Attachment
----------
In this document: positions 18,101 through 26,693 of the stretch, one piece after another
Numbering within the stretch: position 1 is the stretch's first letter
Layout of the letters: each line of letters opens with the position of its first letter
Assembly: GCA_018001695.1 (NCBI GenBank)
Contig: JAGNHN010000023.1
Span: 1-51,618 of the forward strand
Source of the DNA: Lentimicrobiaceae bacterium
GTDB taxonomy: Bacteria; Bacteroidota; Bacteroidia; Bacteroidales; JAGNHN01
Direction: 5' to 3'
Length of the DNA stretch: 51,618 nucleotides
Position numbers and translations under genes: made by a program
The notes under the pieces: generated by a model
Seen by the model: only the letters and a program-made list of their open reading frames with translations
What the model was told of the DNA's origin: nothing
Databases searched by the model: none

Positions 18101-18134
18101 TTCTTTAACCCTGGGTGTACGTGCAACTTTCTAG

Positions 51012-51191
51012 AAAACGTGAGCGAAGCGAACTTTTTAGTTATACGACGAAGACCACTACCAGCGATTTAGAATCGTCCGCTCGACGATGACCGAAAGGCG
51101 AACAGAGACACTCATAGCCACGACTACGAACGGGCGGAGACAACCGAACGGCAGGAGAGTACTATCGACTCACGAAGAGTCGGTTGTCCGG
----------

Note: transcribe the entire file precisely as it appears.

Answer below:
In this document: positions 18,101 through 26,693 of the stretch, one piece after another
Numbering within the stretch: position 1 is the stretch's first letter
Layout of the letters: each line of letters opens with the position of its first letter
Assembly: GCA_018001695.1 (NCBI GenBank)
Contig: JAGNHN010000023.1
Span: 1-51,618 of the forward strand
Source of the DNA: Lentimicrobiaceae bacterium
GTDB taxonomy: Bacteria; Bacteroidota; Bacteroidia; Bacteroidales; JAGNHN01
Direction: 5' to 3'
Length of the DNA stretch: 51,618 nucleotides
Position numbers and translations under genes: made by a program
The notes under the pieces: generated by a model
Seen by the model: only the letters and a program-made list of their open reading frames with translations
What the model was told of the DNA's origin: nothing
Databases searched by the model: none

Positions 18101-18134
18101 TTCTTTAACCCTGGGTGTACGTGCAACTTTCTAG

Positions 51012-51191
51012 AAAACGTGAGCGAAGCGAACTTTTTAGTTATACGACGAAGACCACTACCAGCGATTTAGAATCGTCCGCTCGACGATGACCGAAAGGCG
51101 AACAGAGACACTCATAGCCACGACTACGAACGGGCGGAGACAACCGAACGGCAGGAGAGTACTATCGACTCACGAAGAGTCGGTTGTCCGG